Group opposes new plan to weakening state offender registry
- Group opposes new plan to weakening state offender registry
- “At workplaces, pedophiles can find new victims,” SNAP argues
- "This is why predators’ job addresses should be public," self help group says
- SNAP to bishops: "Work with us to avoid weakening crucial child safety law"
- And victims praise Minnesota prelate for outreach; want to see more of it here
Holding signs and childhood photos at a sidewalk news conference, clergy sex abuse victims and their supporters will
--disclose that a convicted, defrocked predator priest now works at a Starbucks in Chesterfield, and
--urge Missouri lawmakers to insist that sex offenders' workplaces stay on the state registry.
The will also praise a Minnesota bishop who recently warned his flock about a serial predator and prod St. Louis’ archbishop to
--join with SNAP in fighting this new, pending effort to weaken Missouri’s child safety law, and,
--warn parents and the public about child molesting clerics & their whereabouts.
Wednesday, April 11, 1:00 p.m.
Outside Rosati-Kain High School, 4389 Lindell (corner of Newstead) in the Central West End
Three-four child sex abuse victims who belong to a self help group called SNAP, the Survivors Network of those Abused by Priests (SNAPnetwork.org)
SNAP has recently learned that a convicted and now-defrocked St. Louis predator priest, Bryan Michael Kuchar, now works at Starbucks at 17293 Chesterfield Airport Rd. in Chesterfield (636 536 6885). He’s a registered sex offender: http://www.mshp.dps.mo.gov/CJ38/OffenderDetails?page=0&column=name&id=1211113&lastName=Kuchar&suffix=&firstName=Bryan&middleName=Michael
The group is opposing part of a proposed law (HB 1700) that would let some proven sex offenders be listed on the state registry without disclosing their workplaces. It’s sponsored by Rodney Schad, R-Versailles.
Since many child molesters meet and become close to children and their parents through their jobs, SNAP wants to maintain the status quo and make sure the public can learn where convicted child molesters live AND work.
SNAP urges Archbishop Carlson and the other Missouri prelates to join in resisting the proposed changes to the law.
SNAP also feels the registry should provide a more detailed and nuanced description of the crimes, so that the public has more information about the exact crimes that were committed. The group takes no position on the proposal’s provision to let more offenders petition to be removed from the registry.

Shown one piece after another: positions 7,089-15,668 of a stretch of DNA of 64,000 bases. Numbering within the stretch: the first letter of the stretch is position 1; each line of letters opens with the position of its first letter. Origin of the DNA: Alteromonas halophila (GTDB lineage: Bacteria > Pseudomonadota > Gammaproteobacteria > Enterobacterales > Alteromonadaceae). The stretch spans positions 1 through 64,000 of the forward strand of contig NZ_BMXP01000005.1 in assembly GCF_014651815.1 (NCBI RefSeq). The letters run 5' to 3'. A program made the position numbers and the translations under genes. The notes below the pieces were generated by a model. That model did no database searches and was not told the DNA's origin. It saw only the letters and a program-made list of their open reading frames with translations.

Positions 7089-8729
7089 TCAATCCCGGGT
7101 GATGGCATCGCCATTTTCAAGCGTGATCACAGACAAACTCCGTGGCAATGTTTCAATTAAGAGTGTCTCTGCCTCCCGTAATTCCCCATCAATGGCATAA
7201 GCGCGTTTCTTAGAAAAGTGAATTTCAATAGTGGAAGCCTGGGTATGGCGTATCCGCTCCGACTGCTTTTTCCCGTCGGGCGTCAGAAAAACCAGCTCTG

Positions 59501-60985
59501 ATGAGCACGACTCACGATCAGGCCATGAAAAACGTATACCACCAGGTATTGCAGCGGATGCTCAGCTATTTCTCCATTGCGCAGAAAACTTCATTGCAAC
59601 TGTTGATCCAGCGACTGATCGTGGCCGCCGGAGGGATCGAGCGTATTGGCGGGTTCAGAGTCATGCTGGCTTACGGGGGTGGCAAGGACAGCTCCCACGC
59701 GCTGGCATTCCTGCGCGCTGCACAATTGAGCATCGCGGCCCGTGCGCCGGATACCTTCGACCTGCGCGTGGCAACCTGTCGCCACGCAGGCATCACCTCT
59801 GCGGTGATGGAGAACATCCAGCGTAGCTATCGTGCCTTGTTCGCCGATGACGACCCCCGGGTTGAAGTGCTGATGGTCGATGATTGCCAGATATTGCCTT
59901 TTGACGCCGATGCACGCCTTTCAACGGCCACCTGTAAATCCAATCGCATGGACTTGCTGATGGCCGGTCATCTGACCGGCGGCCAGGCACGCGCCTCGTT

In 2003, Kuchar was found guilty of molesting a 14-year-old boy eight years earlier at Assumption Catholic Church in south St. Louis County. Kuchar also worked at St. Timothy Church in Affton, St. John the Baptist Church in south St. Louis, the Cathedral on Lindell and Rosati-Kain High School. He also helped direct the archdiocesan vocations office, recruiting teenagers and men to the priesthood.
According to the Post-Dispatch, “Kuchar was suspended by the archdiocese in 2002. He was later sentenced to three consecutive one-year terms in the St. Louis County Jail. When he was released in August, the archdiocese sent Kuchar, 41, to a (church run) retreat center outside St. Louis.” He now lives in St. Charles.
SNAP wants parents, parishioners and the public to be warned about him and encourages him to get a job with little or no contact with the public. He’s believed to be 46 years old, and SNAP calls him a “well-educated, articulate and cunning predator.” The nearest Starbucks Regional Office is in Chicago at 312 463 0331.
David Clohessy 566 9790, SNAPclohessy@aol.com, Barbara Dorris 503 0003, SNAPdorris@gmail.com
SNAP Conference Postponed to September
As cases of COVID-19 continue to dominate the headlines, affect the way we work and play, and force changes to our daily lives, we have decided to postpone the SNAP Annual Conference from July until September. We are now planning to hold the conference from September 25 - 27 and it will still be held in Denver, CO.
In order to help make this change easier, we will be charging only $99 for registration from now through June 30. Stay tuned for updates and register today on our conference page.SNAP Conference Postponed to September